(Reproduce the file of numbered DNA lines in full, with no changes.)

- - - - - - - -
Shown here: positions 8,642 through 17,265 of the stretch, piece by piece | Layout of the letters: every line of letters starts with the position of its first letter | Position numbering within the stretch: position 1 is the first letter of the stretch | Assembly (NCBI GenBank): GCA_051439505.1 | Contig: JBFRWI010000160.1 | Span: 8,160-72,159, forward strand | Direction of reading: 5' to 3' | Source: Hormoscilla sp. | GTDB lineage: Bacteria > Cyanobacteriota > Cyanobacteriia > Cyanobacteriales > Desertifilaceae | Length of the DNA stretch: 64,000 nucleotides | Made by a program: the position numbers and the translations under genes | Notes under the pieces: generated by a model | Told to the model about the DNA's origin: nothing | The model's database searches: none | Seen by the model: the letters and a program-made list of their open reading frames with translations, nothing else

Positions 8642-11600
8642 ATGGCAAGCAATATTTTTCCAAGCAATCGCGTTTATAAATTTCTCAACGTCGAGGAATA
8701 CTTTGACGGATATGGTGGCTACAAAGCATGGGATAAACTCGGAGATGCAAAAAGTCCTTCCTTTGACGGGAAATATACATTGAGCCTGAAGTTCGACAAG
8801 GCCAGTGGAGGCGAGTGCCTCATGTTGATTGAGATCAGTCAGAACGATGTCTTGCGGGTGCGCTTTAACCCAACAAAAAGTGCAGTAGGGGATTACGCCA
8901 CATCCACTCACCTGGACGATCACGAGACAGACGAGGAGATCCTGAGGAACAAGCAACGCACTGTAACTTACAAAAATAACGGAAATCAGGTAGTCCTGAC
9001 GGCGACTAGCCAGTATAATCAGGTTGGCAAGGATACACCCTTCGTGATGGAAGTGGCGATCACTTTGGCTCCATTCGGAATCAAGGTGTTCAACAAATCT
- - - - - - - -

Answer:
Shown here: positions 8,642 through 17,265 of the stretch, piece by piece | Layout of the letters: every line of letters starts with the position of its first letter | Position numbering within the stretch: position 1 is the first letter of the stretch | Assembly (NCBI GenBank): GCA_051439505.1 | Contig: JBFRWI010000160.1 | Span: 8,160-72,159, forward strand | Direction of reading: 5' to 3' | Source: Hormoscilla sp. | GTDB lineage: Bacteria > Cyanobacteriota > Cyanobacteriia > Cyanobacteriales > Desertifilaceae | Length of the DNA stretch: 64,000 nucleotides | Made by a program: the position numbers and the translations under genes | Notes under the pieces: generated by a model | Told to the model about the DNA's origin: nothing | The model's database searches: none | Seen by the model: the letters and a program-made list of their open reading frames with translations, nothing else

Positions 8642-11600
8642 ATGGCAAGCAATATTTTTCCAAGCAATCGCGTTTATAAATTTCTCAACGTCGAGGAATA
8701 CTTTGACGGATATGGTGGCTACAAAGCATGGGATAAACTCGGAGATGCAAAAAGTCCTTCCTTTGACGGGAAATATACATTGAGCCTGAAGTTCGACAAG
8801 GCCAGTGGAGGCGAGTGCCTCATGTTGATTGAGATCAGTCAGAACGATGTCTTGCGGGTGCGCTTTAACCCAACAAAAAGTGCAGTAGGGGATTACGCCA
8901 CATCCACTCACCTGGACGATCACGAGACAGACGAGGAGATCCTGAGGAACAAGCAACGCACTGTAACTTACAAAAATAACGGAAATCAGGTAGTCCTGAC
9001 GGCGACTAGCCAGTATAATCAGGTTGGCAAGGATACACCCTTCGTGATGGAAGTGGCGATCACTTTGGCTCCATTCGGAATCAAGGTGTTCAACAAATCT